In Wake of Dispatches Expos , Jewellery Customers Want to Avoid Dirty Gold

June 28, 2011

More than 70 jewellery retailers say no to irresponsible mining

LONDON, 28 June -- Monday night, Channel 4's Dispatches exposed the truth about the international gold trade: despite a growing movement for more responsible mining, the use of child labor, dangerous working conditions and environmental destruction remain widespread. The programme also revealed that some UK jewellers who tell customers their gold or other precious metals were mined responsibly are either unclear about the details of their supply chains, or just plain wrong.

Consumers with a conscience should know that over 70 jewellers worldwide, including Fifi Bijoux, April Doubleday and Ingle & Rhode in the UK, have signed the Golden Rules, a set of of social, human rights, and environmental criteria for more responsible mining of gold and other precious metals. (For a full list of signatories, please see:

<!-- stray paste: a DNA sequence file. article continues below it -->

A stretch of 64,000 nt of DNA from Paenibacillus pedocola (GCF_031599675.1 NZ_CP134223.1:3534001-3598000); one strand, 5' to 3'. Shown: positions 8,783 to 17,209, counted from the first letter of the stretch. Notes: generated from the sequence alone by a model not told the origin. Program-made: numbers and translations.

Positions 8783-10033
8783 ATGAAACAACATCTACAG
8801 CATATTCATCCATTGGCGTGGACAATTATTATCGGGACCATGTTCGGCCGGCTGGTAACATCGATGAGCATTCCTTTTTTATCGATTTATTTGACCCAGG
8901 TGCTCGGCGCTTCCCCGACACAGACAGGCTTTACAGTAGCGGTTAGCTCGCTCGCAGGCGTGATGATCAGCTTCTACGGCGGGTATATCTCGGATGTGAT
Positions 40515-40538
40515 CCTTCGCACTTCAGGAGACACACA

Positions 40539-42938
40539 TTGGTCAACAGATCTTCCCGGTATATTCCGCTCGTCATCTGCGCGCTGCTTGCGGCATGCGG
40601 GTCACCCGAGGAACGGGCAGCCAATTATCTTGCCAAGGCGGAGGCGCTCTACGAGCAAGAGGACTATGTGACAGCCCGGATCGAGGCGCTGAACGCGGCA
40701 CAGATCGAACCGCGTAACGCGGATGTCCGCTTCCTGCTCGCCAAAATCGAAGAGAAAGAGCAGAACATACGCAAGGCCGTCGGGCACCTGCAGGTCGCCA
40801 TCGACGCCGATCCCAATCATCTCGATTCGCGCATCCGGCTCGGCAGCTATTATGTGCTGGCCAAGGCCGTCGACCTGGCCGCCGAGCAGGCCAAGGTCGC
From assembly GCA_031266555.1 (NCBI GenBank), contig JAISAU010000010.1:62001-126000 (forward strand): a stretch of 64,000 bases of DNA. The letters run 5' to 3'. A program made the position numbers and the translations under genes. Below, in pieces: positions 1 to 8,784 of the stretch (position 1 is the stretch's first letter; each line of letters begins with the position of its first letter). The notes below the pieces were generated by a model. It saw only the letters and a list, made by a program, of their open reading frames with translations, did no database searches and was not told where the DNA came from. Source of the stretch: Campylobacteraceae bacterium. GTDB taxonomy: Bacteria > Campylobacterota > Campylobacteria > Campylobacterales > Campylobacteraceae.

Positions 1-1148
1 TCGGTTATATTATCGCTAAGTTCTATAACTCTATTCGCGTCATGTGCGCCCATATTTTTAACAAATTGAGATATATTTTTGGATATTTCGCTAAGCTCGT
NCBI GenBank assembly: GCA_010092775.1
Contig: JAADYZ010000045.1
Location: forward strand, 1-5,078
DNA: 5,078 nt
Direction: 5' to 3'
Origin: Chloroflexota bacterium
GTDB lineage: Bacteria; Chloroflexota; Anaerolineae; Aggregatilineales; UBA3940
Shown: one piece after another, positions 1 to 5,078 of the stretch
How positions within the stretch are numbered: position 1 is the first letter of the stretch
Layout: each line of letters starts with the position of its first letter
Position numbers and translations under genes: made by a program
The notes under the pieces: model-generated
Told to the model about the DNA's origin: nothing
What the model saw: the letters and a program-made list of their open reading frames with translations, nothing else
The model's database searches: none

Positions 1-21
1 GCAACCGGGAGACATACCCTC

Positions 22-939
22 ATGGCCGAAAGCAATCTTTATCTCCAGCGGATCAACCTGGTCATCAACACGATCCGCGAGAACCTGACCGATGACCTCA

Many of these jewellers have also signed on to the Bristol Bay Protection pledge, promising to not use gold from the proposed Pebble mine, which UK-based Anglo American wants to dig at the headwaters of the world's most valuable salmon fishery in Alaska.

"It's time for jewellers to provide assurance to their customers that they care about where their gold comes from, said Lucy Pearce, UK campaigner for Earthworks, an international mining reform organisation that leads the No Dirty Gold campaign. We're calling on all jewelers to take a stand against dirty gold by signing on to the Golden Rules.

The Golden Rules call on mining companies to meet the following basic standards in their operations:

For more information:


Lucy Pearce, Earthworks: 020 3239 8874,

For more information on how to sign on, please contact:

To follow the campaign on Facebook, visit .

Tagged with: no dirty gold, mining, international, golden rules

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